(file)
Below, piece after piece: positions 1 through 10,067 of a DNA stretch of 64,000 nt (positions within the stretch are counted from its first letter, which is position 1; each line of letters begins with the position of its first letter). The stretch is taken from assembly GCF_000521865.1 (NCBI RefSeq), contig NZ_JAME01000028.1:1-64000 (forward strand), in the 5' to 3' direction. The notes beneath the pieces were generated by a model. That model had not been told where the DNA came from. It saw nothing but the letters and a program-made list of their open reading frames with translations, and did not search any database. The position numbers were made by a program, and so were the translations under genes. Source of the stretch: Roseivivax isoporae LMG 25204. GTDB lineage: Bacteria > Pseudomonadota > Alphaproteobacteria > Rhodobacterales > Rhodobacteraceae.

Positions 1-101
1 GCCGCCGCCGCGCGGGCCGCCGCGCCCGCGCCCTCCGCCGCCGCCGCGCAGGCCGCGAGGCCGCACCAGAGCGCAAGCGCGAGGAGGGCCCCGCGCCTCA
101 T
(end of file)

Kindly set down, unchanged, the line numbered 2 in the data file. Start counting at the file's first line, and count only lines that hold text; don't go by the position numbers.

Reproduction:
Positions 1-101